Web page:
53. Galileo Galilei – Starry Messenger; Dialogues Concerning Two New Sciences
54. Johannes Kepler – Epitome of Copernican Astronomy; Concerning the Harmonies of the World
55. William Harvey – On the Motion of the Heart and Blood in Animals; On the Circulation of the Blood; On the Generation of Animals
56. Thomas Hobbes – Leviathan
57. René Descartes – Rules for the Direction of the Mind; Discourse on the Method; Geometry; Meditations on First Philosophy
58. John Milton – Works
59. Molière – Comedies
60. Blaise Pascal – The Provincial Letters; Pensees; Scientific Treatises
61. Christiaan Huygens – Treatise on Light
62. Benedict de Spinoza – Ethics
63. John Locke – Letter Concerning Toleration; Of Civil Government; Essay Concerning Human Understanding; Thoughts Concerning Education
64. Jean Baptiste Racine – Tragedies
65. Isaac Newton – Mathematical Principles of Natural Philosophy; Optics
66. Gottfried Wilhelm Leibniz – Discourse on Metaphysics; New Essays Concerning Human Understanding; Monadology
67. Daniel Defoe – Robinson Crusoe
68. Jonathan Swift – A Tale of a Tub; Journal to Stella; Gulliver's Travels; A Modest Proposal
69. William Congreve – The Way of the World
70. George Berkeley – Principles of Human Knowledge
71. Alexander Pope – Essay on Criticism; Rape of the Lock; Essay on Man
72. Charles de Secondat, baron de Montesquieu – Persian Letters; Spirit of Laws
73. Voltaire – Letters on the English; Candide; Philosophical Dictionary
74. Henry Fielding – Joseph Andrews; Tom Jones
75. Samuel Johnson – The Vanity of Human Wishes; Dictionary; Rasselas; The Lives of the Poets“
How to Read a Book: The Classic Guide to Intelligent Reading

„.... a good book can teach you about the world and about yourself. You learn more than how to read better; you also learn more about life. You become wiser. Not just more knowledgeable - books that provide nothing but information can produce that result. But wiser, in the sense that you are more deeply aware of the great and enduring truths of human life.“ How to Read a Book: The Classic Guide to Intelligent Reading

„The person who says he knows what he thinks but cannot express it usually does not know what he thinks.“ How to Read a Book: The Classic Guide to Intelligent Reading


„Television, radio, and all the sources of amusement and information that surround us in our daily lives are also artificial props. They can give us the impression that our minds are active, because we are required to react to stimuli from the outside. But the power of those external stimuli to keep us going is limited. They are like drugs. We grow used to them, and we continuously need more and more of them. Eventually, they have little or no effect. Then, if we lack resources within ourselves, we cease to grow intellectually, morally, and spiritually. And we we cease to grow, we begin to die.“ How to Read a Book: The Classic Guide to Intelligent Reading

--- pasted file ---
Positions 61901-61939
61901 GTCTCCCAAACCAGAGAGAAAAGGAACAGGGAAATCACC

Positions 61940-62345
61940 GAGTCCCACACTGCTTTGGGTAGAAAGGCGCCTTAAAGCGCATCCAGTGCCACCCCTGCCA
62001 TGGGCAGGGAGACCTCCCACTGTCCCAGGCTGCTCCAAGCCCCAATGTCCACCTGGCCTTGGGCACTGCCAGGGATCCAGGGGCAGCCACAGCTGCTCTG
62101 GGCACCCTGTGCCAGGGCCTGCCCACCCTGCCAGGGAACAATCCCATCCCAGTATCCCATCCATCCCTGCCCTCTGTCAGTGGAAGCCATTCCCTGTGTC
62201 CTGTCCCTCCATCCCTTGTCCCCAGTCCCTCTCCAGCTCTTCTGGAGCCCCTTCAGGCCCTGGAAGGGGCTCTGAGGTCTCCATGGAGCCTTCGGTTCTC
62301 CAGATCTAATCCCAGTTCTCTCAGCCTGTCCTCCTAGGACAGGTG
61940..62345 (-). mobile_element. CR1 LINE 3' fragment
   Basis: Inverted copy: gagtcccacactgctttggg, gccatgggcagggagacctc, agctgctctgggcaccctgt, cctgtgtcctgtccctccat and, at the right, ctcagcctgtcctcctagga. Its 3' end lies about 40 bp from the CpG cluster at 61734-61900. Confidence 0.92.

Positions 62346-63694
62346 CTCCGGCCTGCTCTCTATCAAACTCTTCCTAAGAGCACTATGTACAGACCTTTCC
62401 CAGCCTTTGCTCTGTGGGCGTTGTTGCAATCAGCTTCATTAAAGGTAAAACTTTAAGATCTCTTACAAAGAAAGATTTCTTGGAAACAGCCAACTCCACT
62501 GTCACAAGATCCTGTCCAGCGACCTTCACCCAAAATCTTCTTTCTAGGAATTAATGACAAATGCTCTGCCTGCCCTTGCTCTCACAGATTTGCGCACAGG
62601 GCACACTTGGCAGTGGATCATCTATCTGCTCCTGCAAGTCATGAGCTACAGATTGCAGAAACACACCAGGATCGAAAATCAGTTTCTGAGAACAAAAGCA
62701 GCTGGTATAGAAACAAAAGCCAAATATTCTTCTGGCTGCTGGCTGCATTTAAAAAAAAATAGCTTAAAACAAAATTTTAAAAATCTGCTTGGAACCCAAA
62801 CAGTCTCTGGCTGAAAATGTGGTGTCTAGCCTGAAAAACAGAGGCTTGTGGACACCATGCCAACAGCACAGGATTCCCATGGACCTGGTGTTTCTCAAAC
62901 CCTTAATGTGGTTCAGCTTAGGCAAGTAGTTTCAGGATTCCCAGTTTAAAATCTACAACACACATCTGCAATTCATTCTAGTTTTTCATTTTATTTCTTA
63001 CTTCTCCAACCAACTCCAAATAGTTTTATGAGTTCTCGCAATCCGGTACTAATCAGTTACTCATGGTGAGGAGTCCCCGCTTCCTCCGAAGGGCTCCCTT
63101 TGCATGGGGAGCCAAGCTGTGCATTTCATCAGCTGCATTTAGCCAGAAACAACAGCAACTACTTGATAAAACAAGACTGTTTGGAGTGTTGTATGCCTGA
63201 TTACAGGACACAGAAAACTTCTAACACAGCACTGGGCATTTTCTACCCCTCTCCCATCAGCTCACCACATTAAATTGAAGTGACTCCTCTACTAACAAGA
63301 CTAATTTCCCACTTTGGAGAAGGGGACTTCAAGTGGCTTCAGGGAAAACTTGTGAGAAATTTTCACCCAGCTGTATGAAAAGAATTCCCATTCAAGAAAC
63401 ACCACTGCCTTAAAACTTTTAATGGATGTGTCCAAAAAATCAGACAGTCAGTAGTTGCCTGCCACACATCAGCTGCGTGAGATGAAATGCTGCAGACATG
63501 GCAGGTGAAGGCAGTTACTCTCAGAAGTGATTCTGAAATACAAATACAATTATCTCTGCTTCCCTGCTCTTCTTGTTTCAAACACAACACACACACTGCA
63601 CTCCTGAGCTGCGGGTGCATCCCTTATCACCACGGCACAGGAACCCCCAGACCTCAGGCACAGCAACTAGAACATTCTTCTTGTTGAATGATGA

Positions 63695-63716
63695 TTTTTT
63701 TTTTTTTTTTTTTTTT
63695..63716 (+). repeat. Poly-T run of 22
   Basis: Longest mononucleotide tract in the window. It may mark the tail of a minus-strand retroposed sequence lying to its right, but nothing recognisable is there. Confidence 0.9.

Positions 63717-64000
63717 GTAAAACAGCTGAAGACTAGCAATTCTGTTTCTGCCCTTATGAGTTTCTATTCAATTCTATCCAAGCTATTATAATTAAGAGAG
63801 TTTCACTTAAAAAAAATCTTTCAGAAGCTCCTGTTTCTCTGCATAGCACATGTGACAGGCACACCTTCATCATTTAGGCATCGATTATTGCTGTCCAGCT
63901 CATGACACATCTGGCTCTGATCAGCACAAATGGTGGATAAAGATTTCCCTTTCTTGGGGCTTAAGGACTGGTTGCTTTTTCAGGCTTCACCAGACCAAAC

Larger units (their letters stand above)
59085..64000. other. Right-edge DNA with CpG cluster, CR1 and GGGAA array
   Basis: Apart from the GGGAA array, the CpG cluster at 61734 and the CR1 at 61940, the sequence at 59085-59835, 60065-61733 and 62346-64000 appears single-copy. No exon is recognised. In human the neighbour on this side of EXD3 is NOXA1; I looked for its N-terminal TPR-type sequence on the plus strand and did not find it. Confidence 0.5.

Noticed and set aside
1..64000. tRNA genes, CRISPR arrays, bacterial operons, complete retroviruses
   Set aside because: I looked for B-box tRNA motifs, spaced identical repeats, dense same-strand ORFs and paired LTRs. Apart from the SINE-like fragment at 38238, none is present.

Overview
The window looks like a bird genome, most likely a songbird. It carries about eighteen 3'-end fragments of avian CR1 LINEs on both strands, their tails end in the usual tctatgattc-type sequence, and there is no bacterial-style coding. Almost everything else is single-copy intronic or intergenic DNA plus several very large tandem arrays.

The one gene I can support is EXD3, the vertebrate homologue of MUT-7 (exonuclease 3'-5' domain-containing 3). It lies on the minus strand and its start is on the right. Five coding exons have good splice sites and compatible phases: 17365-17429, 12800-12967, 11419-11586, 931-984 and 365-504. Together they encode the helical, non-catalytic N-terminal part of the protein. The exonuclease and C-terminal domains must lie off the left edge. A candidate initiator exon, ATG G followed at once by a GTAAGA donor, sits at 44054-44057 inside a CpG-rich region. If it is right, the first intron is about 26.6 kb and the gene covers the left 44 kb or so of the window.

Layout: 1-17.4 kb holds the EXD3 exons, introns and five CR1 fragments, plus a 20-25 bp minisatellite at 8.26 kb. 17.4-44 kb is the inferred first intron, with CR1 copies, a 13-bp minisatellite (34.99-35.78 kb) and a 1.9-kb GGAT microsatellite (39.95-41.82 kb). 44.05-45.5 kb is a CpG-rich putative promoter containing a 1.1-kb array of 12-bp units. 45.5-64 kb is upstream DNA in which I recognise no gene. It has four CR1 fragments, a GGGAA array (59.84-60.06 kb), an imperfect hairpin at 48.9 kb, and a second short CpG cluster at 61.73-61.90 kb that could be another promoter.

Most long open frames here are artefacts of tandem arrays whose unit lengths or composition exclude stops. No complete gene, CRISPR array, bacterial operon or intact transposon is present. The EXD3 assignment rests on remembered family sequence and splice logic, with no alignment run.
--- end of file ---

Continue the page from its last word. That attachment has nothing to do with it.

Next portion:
„The great authors were great readers, and one way to understand them is to read the books they read.“ How to Read a Book: The Classic Guide to Intelligent Reading

„To agree without understanding is inane. To disagree without understanding is impudent.“ How to Read a Book: The Classic Guide to Intelligent Reading

„Wonder is the beginning of wisdom in learning from books as well as from nature.“ How to Read a Book: The Classic Bestselling Guide to Reading Books and Accessing Information


„The ability to retain a child's view of the world with at the same time a mature understanding of what it means to retain it, is extremely rare - and a person who has these qualities is likely to be able to contribute something really important to our thinking.“ How to Read a Book: The Classic Guide to Intelligent Reading

„Is it too much to expect from the schools that they train their students not only to interpret but to criticize; that is, to discriminate what is sound from error and falsehood, to suspend judgement if they are not convinced, or to judge with reason if they agree or disagree?“ How to Read a Book: The Classic Bestselling Guide to Reading Books and Accessing Information

„The complexities of adult life get in the way of the truth.“ How to Read a Book: The Classic Guide to Intelligent Reading

„A lecture has been well described as the process whereby the notes of the teacher become the notes of the student without passing through the mind of either.“ How to Read a Book: The Classic Bestselling Guide to Reading Books and Accessing Information